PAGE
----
How Accountability Can Help You Live with Freedom and Confidence
- Whitney Hopler Crosswalk.com Contributing Writer
- 2013 9 Sep
Editor's Note: The following is a report on the practical applications of Craig Gross' book, Open: What Happens When You Get Real, Get Honest, and Get Accountable (Thomas Nelson, 2013).
Everyone struggles with sin in this fallen world – from gossiping about others or spending money irresponsibly to addictive behavior with pornography or alcohol. No matter what type of sins you struggle with, however, you don’t have to let those sins control your life.
Our society is full of people who try to cover up their sins and spend valuable time and energy worrying about what will happen when the truth about their behavior eventually comes to light. That’s an exhausting and destructive way to live. God offers a much better way to deal with sin: accountability.
When you live an open life before God and a few other Christians whom you trust, you can enjoy freedom from sin’s power over you and the confidence that you’re growing more powerful over sin. Here’s how you can pursue accountability:
Approach accountability from an accurate perspective. Accountability shouldn’t be harsh, with people admonishing you to follow rules and judging you when you fall short of their expectations. Instead, accountability involves deep relationships with people who care about you and will encourage and challenge you in ways that lead you to God’s best for your life. Also, accountability shouldn’t involve broadcasting your private information to the whole world. Instead, accountability involves simply opening up with a few people you know, love, and trust who want the best for you and will treat the information you share with respect and grace.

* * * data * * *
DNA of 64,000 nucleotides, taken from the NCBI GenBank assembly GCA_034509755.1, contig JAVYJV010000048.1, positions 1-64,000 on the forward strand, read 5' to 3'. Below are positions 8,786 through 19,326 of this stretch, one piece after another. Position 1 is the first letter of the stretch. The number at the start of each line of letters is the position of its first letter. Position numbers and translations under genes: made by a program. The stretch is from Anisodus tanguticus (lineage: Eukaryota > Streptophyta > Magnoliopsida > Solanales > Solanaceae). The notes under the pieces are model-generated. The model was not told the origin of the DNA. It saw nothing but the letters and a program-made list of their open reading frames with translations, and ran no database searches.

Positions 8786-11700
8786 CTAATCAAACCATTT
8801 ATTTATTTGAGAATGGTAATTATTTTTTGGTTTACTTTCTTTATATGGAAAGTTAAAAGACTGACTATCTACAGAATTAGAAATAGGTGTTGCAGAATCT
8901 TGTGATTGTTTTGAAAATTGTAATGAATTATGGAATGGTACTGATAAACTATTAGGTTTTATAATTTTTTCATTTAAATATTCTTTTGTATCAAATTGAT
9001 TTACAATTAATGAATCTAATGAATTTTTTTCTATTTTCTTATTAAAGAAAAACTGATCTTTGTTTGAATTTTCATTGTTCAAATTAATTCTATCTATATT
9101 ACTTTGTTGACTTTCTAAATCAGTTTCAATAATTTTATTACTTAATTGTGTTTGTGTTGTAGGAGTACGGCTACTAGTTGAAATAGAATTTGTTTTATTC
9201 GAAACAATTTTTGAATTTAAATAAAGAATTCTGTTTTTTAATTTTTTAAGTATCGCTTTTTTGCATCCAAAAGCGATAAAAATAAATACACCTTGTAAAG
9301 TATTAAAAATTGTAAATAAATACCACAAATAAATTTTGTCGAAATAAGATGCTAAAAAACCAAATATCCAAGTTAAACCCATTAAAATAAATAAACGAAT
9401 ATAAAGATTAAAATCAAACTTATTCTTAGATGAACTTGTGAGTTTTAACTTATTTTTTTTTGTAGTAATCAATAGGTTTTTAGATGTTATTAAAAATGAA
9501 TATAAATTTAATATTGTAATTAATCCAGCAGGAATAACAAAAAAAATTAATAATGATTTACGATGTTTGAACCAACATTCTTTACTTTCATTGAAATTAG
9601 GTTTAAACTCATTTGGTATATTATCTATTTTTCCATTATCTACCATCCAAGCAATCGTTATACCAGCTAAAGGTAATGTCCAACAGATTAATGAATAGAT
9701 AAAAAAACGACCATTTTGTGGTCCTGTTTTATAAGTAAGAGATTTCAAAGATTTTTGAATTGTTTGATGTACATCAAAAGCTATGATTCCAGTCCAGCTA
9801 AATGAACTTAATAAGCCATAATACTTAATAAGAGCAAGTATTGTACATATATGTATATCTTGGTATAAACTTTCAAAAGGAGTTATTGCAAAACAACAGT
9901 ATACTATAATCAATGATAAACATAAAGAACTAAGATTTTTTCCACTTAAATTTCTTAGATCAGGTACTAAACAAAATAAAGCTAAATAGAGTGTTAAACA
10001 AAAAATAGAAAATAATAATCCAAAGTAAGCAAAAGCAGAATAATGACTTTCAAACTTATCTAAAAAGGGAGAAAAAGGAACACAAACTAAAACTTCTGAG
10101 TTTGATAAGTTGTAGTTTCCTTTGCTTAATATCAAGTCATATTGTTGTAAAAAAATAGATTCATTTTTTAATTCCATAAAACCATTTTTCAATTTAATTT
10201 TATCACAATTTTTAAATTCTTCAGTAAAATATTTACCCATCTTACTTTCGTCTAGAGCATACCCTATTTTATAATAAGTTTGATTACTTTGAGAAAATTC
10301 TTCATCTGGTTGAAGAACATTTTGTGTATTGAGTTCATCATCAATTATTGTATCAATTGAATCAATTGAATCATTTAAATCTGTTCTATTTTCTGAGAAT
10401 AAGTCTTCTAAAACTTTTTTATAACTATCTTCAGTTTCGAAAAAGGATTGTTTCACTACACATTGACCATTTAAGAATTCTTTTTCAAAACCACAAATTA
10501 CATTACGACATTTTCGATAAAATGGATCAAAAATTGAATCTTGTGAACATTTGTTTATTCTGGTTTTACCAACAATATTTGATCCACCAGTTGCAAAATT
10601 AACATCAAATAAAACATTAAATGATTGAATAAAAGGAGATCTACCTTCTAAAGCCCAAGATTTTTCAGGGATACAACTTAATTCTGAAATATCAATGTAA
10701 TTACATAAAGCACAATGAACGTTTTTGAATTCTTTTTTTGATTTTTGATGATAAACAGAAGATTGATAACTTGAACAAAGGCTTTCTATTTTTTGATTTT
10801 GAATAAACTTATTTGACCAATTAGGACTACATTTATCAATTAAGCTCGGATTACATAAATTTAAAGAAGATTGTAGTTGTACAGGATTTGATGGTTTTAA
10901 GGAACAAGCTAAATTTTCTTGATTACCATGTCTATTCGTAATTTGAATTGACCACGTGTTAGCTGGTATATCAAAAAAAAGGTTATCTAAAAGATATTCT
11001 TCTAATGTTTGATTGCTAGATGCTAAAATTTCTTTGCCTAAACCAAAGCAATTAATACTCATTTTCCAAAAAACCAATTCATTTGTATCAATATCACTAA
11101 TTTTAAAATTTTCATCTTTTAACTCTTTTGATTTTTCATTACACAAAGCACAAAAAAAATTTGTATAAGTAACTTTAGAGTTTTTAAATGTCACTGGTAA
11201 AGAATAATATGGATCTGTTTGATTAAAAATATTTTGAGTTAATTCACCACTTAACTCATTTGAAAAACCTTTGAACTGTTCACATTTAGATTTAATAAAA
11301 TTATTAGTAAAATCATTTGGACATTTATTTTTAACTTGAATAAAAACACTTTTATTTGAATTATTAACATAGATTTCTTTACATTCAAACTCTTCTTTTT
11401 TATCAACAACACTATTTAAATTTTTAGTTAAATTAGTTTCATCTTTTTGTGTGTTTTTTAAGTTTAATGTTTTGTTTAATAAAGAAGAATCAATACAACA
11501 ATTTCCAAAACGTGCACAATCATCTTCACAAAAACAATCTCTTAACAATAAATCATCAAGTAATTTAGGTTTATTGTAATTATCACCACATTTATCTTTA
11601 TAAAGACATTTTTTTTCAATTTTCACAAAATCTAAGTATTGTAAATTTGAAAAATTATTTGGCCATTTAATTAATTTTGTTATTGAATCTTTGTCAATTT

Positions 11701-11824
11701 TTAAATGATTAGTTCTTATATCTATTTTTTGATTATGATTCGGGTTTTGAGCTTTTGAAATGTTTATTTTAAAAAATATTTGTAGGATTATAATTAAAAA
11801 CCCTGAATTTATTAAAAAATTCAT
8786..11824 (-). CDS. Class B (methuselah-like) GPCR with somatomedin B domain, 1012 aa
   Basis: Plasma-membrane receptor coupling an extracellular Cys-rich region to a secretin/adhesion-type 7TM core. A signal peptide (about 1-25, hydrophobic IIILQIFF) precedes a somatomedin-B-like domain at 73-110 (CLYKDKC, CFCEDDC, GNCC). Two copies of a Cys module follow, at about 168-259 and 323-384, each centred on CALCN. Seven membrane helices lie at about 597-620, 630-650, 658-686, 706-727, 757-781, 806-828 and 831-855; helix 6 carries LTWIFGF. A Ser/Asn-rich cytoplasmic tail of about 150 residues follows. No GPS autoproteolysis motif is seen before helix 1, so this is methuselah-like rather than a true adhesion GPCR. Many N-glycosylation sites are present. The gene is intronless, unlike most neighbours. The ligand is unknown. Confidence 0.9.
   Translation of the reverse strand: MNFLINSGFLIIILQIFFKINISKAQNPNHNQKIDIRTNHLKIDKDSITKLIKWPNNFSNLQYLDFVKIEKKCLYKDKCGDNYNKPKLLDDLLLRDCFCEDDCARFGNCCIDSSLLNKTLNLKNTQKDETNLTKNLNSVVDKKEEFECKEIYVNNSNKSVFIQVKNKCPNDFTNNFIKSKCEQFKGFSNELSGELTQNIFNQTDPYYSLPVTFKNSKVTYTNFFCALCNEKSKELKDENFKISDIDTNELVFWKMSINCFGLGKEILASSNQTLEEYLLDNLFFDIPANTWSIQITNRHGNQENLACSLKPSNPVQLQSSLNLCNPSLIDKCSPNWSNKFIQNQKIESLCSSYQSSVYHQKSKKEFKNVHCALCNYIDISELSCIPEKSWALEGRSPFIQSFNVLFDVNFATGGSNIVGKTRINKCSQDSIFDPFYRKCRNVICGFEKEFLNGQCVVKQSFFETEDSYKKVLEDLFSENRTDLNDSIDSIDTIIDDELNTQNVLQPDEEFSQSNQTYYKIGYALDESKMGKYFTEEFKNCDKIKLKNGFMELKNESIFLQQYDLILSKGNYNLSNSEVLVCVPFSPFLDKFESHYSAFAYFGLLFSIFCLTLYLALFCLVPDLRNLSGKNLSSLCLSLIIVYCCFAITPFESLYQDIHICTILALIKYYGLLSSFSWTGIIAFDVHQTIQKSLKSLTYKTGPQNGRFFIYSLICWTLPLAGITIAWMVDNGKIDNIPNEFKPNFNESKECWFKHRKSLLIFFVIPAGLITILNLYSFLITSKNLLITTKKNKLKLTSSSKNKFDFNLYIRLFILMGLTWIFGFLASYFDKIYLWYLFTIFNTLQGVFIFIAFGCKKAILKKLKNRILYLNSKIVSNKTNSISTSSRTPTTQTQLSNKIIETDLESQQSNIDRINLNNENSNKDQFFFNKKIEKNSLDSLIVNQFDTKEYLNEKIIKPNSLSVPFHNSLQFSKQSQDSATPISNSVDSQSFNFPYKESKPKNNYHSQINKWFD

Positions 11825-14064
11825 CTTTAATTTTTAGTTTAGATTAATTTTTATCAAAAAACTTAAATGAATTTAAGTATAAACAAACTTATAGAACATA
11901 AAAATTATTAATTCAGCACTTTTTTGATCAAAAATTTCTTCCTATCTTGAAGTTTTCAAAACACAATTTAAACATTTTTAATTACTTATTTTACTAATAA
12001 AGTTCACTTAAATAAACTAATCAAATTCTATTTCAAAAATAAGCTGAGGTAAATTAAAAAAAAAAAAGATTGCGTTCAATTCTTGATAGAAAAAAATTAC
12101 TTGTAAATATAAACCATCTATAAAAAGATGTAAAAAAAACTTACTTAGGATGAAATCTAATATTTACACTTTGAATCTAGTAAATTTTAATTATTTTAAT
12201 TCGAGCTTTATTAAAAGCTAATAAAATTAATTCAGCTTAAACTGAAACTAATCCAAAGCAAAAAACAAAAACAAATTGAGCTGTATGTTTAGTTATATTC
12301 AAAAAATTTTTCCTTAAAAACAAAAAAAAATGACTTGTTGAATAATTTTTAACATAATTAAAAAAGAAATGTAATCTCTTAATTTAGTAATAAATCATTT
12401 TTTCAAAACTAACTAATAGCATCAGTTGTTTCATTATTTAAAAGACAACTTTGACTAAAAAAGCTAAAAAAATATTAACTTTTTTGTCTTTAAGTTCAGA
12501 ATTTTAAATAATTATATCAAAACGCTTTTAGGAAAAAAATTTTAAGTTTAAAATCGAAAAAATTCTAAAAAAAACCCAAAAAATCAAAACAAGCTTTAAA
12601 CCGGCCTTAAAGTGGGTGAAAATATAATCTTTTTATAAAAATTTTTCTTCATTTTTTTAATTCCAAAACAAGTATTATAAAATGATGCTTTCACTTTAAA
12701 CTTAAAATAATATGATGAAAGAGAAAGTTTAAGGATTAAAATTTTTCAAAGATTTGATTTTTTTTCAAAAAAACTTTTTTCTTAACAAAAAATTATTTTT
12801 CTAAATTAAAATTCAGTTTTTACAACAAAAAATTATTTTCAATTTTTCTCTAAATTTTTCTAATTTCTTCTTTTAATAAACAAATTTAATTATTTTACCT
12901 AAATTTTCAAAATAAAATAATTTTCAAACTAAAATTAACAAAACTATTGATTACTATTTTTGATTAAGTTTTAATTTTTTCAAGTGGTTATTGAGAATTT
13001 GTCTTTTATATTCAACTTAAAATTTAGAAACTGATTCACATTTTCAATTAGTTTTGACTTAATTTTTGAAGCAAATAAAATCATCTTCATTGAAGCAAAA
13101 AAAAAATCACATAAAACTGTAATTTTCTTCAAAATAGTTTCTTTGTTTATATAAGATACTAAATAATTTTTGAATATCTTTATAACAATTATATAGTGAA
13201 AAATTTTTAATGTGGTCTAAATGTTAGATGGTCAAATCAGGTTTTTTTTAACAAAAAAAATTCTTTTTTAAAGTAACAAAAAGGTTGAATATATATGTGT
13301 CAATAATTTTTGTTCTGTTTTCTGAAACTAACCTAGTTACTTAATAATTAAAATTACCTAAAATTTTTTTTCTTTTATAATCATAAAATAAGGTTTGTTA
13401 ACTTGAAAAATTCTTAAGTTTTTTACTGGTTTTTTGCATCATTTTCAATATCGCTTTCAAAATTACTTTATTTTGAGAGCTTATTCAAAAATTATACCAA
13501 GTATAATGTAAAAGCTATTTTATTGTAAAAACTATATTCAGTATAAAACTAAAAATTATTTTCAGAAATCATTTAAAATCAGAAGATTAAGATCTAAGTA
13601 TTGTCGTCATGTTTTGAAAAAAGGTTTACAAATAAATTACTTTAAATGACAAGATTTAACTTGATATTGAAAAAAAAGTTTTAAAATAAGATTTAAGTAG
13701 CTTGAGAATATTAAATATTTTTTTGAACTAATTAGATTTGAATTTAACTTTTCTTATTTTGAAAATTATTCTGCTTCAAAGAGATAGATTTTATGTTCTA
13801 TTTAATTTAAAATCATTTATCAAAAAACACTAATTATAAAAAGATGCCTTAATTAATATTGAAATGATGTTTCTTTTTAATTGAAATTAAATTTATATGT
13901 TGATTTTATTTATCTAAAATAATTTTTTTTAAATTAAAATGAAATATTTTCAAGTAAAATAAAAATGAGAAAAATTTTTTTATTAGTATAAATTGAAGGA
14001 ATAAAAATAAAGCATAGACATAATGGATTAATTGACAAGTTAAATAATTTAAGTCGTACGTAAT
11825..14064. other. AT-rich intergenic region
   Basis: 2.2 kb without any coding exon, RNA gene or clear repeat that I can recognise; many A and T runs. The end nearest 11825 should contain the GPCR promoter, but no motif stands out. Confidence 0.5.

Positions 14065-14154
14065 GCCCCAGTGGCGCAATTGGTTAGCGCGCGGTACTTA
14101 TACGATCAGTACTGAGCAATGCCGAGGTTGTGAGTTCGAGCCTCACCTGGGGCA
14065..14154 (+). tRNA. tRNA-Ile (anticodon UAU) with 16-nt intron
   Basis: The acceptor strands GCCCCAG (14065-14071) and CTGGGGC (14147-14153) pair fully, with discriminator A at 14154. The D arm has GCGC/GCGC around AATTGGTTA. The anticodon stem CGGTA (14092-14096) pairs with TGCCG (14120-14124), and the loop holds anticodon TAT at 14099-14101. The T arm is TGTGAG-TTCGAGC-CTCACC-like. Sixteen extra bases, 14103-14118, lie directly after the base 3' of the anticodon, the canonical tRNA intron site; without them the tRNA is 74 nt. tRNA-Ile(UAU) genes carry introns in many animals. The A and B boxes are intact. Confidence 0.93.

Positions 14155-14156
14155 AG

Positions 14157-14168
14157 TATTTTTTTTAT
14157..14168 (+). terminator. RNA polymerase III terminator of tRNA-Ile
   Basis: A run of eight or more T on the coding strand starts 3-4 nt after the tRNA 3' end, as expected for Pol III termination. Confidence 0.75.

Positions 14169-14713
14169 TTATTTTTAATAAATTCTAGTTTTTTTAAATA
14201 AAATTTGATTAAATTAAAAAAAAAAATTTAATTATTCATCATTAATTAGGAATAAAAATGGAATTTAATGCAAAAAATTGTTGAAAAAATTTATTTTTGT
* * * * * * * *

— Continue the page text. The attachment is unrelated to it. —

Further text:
Understand why accountability is necessary and important. Keep in mind that participating in an accountability group gives you valuable opportunities to explore your personal issues and grow as a person in a safe and supportive atmosphere. It also gives you the benefit of deep relationships with others, which will motivate you to make good choices when facing temptations to sin.
Find a few good accountability partners. Pray for the wisdom to know who you should choose to assemble for a team of accountability partners in which you’ll participate. Choose a few people of your same gender whom you know well and can trust. Make sure that these people won’t just be “yes” men and women who will only tell you what you want to hear; instead, include people who have the courage to confront you about sin and the insight to present you with fresh perspectives on the issues you’re dealing with in life. Close friends are likely to work best as accountability partners, but some family members (such as your spouse or a sibling) could possibly work, as well.
Plan how to meet together. Schedule an accountability group meeting every week for at least a half hour at a specific place (or via conference call, if you can’t all meet in person) to discuss what’s really going on in each of your lives and help hold each other accountable to deal with sin and keep growing closer to God. Set a format for each meeting that includes just a small amount of time for chatting and focuses mostly on asking each other questions about your lives, listening, discussing, and praying. In between meetings, nurture your friendships with each other in less formal ways, such as by eating meals together or joining each other for fun outings.